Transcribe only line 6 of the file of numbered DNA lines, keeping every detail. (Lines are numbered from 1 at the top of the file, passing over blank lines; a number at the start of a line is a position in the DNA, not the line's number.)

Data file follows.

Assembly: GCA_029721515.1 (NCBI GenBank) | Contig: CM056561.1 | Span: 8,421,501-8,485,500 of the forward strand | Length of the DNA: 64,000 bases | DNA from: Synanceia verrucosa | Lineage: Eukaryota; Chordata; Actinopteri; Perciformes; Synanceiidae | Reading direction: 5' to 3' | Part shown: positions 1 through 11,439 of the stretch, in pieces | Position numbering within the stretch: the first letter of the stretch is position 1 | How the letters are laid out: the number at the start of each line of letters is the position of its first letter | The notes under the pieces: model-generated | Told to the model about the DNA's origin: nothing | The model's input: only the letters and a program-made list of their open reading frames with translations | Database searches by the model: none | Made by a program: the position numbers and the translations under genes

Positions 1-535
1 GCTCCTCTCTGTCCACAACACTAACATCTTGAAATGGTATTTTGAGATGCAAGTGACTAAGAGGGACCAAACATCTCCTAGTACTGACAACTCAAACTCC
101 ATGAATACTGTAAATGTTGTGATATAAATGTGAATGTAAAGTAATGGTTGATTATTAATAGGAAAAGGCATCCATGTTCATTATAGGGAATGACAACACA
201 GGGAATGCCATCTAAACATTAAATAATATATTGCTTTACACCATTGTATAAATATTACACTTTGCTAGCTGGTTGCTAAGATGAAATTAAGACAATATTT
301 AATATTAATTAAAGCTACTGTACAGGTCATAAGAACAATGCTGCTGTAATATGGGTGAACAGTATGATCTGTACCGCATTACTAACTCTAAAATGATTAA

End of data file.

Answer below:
301 AATATTAATTAAAGCTACTGTACAGGTCATAAGAACAATGCTGCTGTAATATGGGTGAACAGTATGATCTGTACCGCATTACTAACTCTAAAATGATTAA